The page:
|Linotype "hot-press" metal cast printer (from: Brian Azevedo)|
"The story of self-publishing is Jan Strnad, a 62-year-old educator hoping to retire in four years. To do so is going to require supplemental income, which he is currently earning from his self-published novels. In 2012, Jan made $11,406.31 from his work. That’s more than double what he made from the same book in the six months it was available from Kensington, a major publisher. He has since released a second work and now makes around $2,000 a month, even though you’ve never heard of him.
[…] Of course, you’ll see articles lamenting the paucity of sales most self-published books enjoy, but there’s a problem with comparing average self-published sales with traditionally published books. In self-publishing, the slush pile is made available to readers. These comparisons between the two paths take the tip of one iceberg (the books that made it through the gauntlet and into bookstores) with an entire iceberg (all self-published books). It’s not a fair comparison."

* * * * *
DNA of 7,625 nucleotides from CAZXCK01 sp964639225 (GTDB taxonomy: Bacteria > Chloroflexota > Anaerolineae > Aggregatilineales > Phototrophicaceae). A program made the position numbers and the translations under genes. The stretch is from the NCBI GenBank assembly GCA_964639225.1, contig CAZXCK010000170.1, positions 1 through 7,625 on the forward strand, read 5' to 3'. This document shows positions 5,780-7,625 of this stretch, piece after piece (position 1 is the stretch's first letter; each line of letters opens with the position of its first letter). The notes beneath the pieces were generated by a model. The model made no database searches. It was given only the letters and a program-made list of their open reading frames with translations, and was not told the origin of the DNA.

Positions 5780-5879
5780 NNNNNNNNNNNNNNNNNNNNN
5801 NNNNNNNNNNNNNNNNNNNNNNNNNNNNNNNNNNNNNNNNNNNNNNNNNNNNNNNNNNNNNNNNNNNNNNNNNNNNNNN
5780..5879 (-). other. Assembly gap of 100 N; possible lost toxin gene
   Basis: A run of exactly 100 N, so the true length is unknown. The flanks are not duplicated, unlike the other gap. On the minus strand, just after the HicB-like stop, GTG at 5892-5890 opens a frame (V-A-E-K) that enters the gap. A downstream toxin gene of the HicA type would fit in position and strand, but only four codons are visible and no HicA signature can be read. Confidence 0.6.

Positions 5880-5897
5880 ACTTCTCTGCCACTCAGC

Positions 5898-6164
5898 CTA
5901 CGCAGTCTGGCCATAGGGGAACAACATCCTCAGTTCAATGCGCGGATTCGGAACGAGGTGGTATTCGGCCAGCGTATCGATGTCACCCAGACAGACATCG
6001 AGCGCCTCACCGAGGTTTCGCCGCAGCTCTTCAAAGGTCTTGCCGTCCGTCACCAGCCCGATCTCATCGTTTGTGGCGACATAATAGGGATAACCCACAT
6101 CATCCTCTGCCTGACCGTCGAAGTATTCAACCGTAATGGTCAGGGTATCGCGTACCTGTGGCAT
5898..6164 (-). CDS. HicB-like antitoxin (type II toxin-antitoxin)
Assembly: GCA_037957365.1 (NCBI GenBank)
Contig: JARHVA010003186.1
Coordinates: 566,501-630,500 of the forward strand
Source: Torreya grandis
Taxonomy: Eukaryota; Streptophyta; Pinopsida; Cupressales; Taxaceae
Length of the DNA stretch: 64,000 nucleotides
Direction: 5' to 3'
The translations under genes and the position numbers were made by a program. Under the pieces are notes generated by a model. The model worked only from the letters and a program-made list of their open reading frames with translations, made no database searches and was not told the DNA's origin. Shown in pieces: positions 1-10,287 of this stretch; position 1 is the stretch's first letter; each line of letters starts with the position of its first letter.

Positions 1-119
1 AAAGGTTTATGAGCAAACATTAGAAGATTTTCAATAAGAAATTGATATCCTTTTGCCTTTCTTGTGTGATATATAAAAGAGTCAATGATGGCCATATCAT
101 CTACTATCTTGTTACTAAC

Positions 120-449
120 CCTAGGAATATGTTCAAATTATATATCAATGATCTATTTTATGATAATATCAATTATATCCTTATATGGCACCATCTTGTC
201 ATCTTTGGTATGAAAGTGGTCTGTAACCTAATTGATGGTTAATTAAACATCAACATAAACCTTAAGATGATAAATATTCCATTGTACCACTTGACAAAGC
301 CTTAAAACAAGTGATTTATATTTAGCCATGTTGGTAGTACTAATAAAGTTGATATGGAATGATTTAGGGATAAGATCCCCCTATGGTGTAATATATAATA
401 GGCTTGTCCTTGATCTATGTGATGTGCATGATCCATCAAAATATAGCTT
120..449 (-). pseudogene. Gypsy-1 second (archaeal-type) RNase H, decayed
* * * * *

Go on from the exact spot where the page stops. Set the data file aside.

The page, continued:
— Hugh Howey, Salon
"Self-publishing is the literary world’s version of masturbation, except the results are quite often less thrilling, and you usually end up with a mess. However, despite its reputation for producing amateur dreck or your crazy uncle’s genealogical findings, self-publishing has a long history that includes such luminaries as Marcel Proust and Lewis Carroll. As of late, the practice has been supercharged thanks to the Internet, which enables the production and promotion of a book by almost anyone. Since 2006, the number of self-published books, print and electronic, is up 287 percent – that’s more than 235,000 titles, according to Bowker, the company that handles ISBN numbers. In 2011 alone, nearly 150,000 print books were self-published."
— John Winters, Salon